We continue our annual look at amateur talents the Baltimore Orioles could (should) be targeting in the 1st Round and beyond. Over the next two weeks we will bear down on the eight potential 1st Round targets listed below, followed by a week dedicated to the 2nd - 5th Rounds and finally the 6th - 10th Rounds. As a reminder, the draft coverage here will focus on Baltimore. More in-depth coverage, including rankings, scouting reports, videos and more can be found over at http://www.diamondscapescouting.com/.
Potential targets at 1:4
Anthony Rendon / 3b / Rice Univ.
Gerrit Cole / rhp / UCLA
Bubba Starling / of/rhp / Gardner Edgerton HS (Gardner, Kan.)
Sonny Gray / rhp / Vanderbilt Univ.
Danny Hultzen / lhp / Univ. of Virginia
Dylan Bundy / rhp / Owasso HS (Owasso, Okla.)
Taylor Jungmann / rhp / Univ. of Texas
Jed Bradley / lhp / Georgia Tech
*Every player discussed in the Depot Draft Preview has been scouted by Nick J. Faleris, either through his efforts at DiamondScape Scouting or as part of his duties as an Associate Scout in the Midwest Region for a National League organization.
Sonny Gray (rhp, Vanderbilt Univ.)
Age at Draft: 21y7m
Games Scouted: 1 (in person); 6 (video)
Grades - Now (Future):
Motion: 45/50 (50/55)
Fastball: 60/65 (65/70)
Curveball: 60/65 (65/70)
Change: 45 (55/60)
Slider: 45 (50/55)
Control: 45/50 (55/60)
Command: 45 (50/55)
Feel: 55 (60)
Overall Future Potential: 59/62
*Notes on Grades: The Scouting Scale works from 20-80, with 50 being Major League Average. The scale operates loosely on a bell curve, so the further you move from 50 the fewer grades you'll find among ML players (e.g. Aroldis Chapman's fastball, Ichiro Suzuki's arm strength, Adam Dunn's power and Albert Pujols' hit tool would all be 80 grade). A 60 grade is sometimes referred to as plus and a 70 grade is sometimes referred to as plus-plus.
A bit undersized w/strong, athletic build. Strong upper-body, broad up top tapered to medium waist. Well put together, durable. Athletic actions.
Gray throws with some effort, falling off slightly to the first base side. He keeps a good pace with solid but sometimes inconsistent timing, utilizing an over-the-head wind-up and slight glove-raise entering his leg kick. At his best he gets into a rhythm where his hand break is fairly consistent. At times, he can speed up his motion just slightly, causing late hand break and forcing his arm to play catch-up. His medium arm circle comes with very good acceleration as he starts his drive home, and his release is generally consistent across his fastball and curve when he maintains his timing. The arm action is very easy, but there is explosive effort in his drive to home, resulting in some slight fall-off in his finish, and heavier fall-off when his timing is off. His arm angle is a true three-quarters slot and he maximizes his reach with a strong stride. Even with some effort, his head is fairly steady and he does a good job staying on target with his stride.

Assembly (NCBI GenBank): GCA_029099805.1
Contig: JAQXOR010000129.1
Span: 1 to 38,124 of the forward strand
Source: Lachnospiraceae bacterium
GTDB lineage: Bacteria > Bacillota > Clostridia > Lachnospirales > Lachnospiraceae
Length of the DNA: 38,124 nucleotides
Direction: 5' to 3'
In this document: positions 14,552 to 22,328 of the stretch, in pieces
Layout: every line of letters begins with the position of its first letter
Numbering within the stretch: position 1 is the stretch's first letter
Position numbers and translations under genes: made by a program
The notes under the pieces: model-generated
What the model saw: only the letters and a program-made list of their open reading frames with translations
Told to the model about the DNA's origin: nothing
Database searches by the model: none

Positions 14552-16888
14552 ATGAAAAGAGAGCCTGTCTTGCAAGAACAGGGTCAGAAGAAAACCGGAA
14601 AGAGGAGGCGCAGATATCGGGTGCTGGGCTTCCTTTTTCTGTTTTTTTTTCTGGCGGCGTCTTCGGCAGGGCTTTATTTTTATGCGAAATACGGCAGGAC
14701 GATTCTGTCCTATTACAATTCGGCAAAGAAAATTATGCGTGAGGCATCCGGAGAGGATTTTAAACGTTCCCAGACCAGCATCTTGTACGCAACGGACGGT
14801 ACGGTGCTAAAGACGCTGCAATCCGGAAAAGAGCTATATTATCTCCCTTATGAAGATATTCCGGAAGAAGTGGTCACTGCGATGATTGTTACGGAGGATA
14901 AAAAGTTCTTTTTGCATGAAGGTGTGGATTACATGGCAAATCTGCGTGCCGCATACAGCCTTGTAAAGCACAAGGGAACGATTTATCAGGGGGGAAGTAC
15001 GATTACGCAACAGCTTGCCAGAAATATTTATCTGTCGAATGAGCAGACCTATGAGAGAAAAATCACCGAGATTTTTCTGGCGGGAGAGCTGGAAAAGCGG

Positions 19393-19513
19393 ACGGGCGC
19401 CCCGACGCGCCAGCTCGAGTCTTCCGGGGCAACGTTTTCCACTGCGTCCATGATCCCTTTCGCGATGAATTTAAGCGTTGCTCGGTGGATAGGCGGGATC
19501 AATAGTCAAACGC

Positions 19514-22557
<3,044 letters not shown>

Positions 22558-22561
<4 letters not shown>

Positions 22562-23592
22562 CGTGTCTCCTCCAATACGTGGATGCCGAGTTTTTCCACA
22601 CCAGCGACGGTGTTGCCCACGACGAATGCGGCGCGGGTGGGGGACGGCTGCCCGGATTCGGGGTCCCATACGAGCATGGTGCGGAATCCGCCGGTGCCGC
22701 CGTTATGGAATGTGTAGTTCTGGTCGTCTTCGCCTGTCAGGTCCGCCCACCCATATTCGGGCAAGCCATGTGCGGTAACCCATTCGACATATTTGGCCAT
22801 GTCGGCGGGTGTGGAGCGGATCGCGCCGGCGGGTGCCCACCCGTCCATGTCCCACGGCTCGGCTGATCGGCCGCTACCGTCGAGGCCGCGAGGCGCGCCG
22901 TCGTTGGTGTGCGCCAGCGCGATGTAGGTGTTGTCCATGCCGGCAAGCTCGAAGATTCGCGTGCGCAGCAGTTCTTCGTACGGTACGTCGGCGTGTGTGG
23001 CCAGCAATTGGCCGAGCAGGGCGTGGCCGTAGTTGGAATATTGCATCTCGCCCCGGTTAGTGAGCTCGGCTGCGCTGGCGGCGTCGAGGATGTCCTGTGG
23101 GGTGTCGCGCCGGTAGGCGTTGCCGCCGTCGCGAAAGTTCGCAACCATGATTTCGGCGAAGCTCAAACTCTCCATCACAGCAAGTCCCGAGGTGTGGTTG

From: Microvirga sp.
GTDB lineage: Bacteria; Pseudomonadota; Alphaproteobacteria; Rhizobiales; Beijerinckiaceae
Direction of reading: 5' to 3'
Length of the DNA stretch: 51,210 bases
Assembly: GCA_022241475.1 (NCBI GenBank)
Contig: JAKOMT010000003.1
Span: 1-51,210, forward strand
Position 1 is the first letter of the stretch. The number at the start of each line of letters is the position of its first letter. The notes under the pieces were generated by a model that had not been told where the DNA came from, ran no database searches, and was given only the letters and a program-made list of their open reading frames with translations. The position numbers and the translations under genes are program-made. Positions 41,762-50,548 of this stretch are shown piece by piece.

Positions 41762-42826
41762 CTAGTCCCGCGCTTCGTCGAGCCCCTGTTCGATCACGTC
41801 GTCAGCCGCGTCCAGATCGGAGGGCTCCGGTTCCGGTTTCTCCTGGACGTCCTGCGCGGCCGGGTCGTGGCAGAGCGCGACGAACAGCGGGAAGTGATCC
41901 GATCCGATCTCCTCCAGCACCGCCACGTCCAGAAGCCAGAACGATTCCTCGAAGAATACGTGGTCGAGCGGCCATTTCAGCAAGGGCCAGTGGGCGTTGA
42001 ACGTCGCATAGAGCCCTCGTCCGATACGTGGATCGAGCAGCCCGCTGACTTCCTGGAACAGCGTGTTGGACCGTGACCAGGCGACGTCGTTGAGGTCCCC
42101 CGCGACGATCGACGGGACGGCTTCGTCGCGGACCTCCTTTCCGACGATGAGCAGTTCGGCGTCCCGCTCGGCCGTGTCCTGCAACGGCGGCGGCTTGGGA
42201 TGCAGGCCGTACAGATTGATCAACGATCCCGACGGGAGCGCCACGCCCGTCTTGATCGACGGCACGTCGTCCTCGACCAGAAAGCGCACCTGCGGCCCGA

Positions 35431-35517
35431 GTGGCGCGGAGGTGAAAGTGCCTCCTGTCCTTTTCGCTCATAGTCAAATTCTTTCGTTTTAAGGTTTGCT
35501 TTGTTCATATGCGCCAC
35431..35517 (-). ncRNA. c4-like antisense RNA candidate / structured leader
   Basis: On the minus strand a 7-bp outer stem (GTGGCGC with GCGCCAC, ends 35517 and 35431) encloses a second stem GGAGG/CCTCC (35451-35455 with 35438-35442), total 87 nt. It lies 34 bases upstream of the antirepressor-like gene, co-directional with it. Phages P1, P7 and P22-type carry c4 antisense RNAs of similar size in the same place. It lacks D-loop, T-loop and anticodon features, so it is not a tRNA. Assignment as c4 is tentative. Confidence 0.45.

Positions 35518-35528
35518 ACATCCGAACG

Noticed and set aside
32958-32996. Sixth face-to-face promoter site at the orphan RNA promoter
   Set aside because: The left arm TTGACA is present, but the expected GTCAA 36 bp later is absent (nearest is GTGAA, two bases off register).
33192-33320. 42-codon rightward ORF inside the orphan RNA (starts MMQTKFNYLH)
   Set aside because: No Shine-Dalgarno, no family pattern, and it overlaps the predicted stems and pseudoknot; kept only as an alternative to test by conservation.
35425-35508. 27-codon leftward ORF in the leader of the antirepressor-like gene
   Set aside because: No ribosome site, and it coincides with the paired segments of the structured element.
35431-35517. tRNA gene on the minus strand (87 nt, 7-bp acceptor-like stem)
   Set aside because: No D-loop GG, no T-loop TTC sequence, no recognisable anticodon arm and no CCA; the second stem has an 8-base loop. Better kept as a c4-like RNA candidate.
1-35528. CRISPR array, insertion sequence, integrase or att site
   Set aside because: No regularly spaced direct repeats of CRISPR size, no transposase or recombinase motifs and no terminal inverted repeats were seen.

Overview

Fastball - Gray has big velocity, regularly sitting 94-96 mph and touching as high as 97/98 mph when he reaches back for it. There is good armside life on the pitch and when on he can fill-up the strikezone from black-to-black. Most impressive is his ability to hold that velocity deep into starts, and it isn't uncommon for him to hit his peak velocity for a start in the 7th or 8th inning.
Curve - Gray's curve is perhaps the best in the class, with hard downer action on the power bender. He is low- to mid-80s with the pitch and gets consistent shape and bite. It's a second potential plus-plus offering, along with his fastball, and is lethal as both a freeze pitch and as a bury pitch.
Change-up - Gray doesn't use his change-up much, but it flashes above average as a straight offering with some late dive. It's effectiveness is predicated upon arm speed deception, and while it may not be a true and consistent out pitch yet, the Vandy ace has shown some feel for it. He generally throws it mid-80s.
Slider - Gray has fooled around with a mid-80s slider, but it is still inconsistent and not often utilized. He has the general feel for his pitches that should allow him to grow it into an average or better pitch down the line, and he could even modify his grip and release at some point to go to more of a late-break cutter if it fits better in his arsenal.
Gray's sub-6-foot stature will turn off some, but he has shown through the last two springs as a starter and the last two summer with Team USA that he can maintain velocity late into starts and late into the summer. The durability is certainly there for Gray to start as a pro, and his arm strength is right there with the top arms in the draft class. Two potential issues related to his height are pitch trajectory and extension, as he doesn't get downhill as well as other top arms and his lesser reach gives an extra fraction of a second for hitters to pick up the ball. The former is addressed by the quality of his offerings, with the life on the fastball making it difficult to square, even on a flatter plane. His curve changes the hitter's eye-level, and once the change-up is more regularly incorporated pro hitters will have trouble sitting any one pitch. He negates the ill effects of shorter reach by showing good explosive extension in his stride and pumping plus to plus-plus velocity. Gray has one of the top three two-pitch combos in the class, and has an argument for the top fastball/breaking ball pairing. His size may drop him on some boards, but if he makes it out of the top five overall he'll provide incredible value to a lucky team. Probability is high, considering his fallback is as a potentially elite closer with two plus-plus pitches and long track record of big stuff and good production.
Projected position: #1/#2 starter on tier one team; shutdown closer fallback
Suggested draft slot: Top five overall
This scouting report originally published by the author here.